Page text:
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Blum & Poe : JULIAN HOEBER | SAM DURANT - 5 Feb 2011 to 12 Mar 2011

Current Exhibition


5 Feb 2011 to 12 Mar 2011
Hours -Tuesday - Saturday from 10:30 am to 6 pm
Blum & Poe
2727 S. La Cienega Blvd
CA 90034
Los Angeles, CA
California
North America
p: +1 (310) 836-2062
m:
f: +1 (310) 836-2104
w: www.blumandpoe.com











JULIAN HOEBER
The Execution Changes #4 (VS Q1 URJ DC Q2 URJ DC), 2010
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Artists in this exhibition: JULIAN HOEBER, SAM DURANT


JULIAN HOEBER

February 5 - March 12, 2011
Opening reception: Saturday February 5th, 6 - 8 pm


Blum & Poe is very pleased to announce an exhibition of new work by Los Angeles-based artist Julian Hoeber. This is Hoeber's third solo-presentation with Blum & Poe.

Hoeber will be debuting The Execution Changes, a suite of new abstract paintings, alongside Endless Chair, a modular and infinitely expandable seating unit, and, His and Hers, a pair of adult sized cradles inspired by traditional Shaker furniture design.

The Execution Changes and Endless Chair represent initial iterations of painting and furniture design within a larger open-ended project, whereby Hoeber endeavors to generate in excess of one thousand unique objects across a wide-range of media. The paintings, which are titled in alphanumeric code, are constructed with specific guidelines, adhering to an even 2 x 3 scale ratio and delineated on a horizontal, vertical or quartered axis. This stringent compositional strategy finds its roots in much conceptual art of the 1960s and 70s, most notably Sol Lewitt's wall drawings. Like Lewitt, Hoeber uses a fixed set of operations, which determine the initial compositional structure; however, in a pointedly oppositional fashion, Hoeber allows himself the freedom to work intuitively with nearly every other formal decision (i.e. color, texture, etc.), deliberately searching for irrationality within a rational system.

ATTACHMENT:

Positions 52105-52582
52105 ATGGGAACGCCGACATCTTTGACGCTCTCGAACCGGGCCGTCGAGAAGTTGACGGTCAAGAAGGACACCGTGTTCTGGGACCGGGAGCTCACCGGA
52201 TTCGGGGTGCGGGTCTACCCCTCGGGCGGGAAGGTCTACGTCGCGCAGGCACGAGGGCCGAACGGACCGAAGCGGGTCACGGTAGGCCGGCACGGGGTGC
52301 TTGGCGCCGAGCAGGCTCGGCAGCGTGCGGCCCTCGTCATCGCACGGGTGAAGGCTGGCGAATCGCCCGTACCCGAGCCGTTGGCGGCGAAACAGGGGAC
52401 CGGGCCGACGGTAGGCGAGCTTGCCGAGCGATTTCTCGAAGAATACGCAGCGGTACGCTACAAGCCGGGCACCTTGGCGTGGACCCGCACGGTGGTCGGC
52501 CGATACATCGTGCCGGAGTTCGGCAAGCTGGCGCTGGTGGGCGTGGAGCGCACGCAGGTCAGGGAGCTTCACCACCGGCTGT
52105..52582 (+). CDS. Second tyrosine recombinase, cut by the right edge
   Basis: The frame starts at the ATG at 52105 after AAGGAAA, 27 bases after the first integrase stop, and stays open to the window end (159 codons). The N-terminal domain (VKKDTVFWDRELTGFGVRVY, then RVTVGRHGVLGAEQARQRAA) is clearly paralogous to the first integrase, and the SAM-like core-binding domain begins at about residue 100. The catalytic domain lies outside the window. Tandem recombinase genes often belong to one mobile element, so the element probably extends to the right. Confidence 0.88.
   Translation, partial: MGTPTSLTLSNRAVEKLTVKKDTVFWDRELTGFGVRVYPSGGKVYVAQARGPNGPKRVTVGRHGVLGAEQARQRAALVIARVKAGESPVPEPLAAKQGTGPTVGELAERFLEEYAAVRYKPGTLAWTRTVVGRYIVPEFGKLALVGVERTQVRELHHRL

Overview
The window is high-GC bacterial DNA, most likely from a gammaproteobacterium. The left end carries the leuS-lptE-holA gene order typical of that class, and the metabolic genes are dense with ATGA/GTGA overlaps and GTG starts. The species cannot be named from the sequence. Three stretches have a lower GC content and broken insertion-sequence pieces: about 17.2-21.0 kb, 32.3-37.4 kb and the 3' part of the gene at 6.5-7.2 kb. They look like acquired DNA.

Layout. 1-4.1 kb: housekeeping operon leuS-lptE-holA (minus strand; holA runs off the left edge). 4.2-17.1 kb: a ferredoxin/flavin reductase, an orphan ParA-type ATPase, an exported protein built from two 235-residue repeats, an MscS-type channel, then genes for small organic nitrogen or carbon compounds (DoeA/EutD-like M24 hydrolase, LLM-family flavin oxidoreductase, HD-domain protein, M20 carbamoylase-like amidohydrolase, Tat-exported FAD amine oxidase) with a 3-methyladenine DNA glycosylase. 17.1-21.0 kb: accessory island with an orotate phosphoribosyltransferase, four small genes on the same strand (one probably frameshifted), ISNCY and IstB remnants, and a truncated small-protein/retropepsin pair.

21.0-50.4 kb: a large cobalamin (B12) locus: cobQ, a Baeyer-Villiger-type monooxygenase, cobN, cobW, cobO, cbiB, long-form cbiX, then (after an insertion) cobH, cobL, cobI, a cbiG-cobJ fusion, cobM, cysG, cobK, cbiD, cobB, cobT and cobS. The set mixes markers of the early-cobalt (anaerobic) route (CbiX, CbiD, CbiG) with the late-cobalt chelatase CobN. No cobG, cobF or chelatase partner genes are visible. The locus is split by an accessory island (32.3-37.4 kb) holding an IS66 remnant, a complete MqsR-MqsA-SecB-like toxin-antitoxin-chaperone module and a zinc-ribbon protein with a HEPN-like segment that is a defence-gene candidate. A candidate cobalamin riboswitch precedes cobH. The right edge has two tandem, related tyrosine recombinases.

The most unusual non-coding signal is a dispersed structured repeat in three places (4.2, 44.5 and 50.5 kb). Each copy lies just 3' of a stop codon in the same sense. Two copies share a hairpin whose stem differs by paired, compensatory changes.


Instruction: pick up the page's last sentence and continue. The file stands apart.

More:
"Since my system hasn't developed a rule for limiting method of execution, it is my responsibility to behave as if I have no rules in this regard. Call it conceptual art made like a craft project, because craft is what conceptual art repressed. And also because it is just plain beautiful."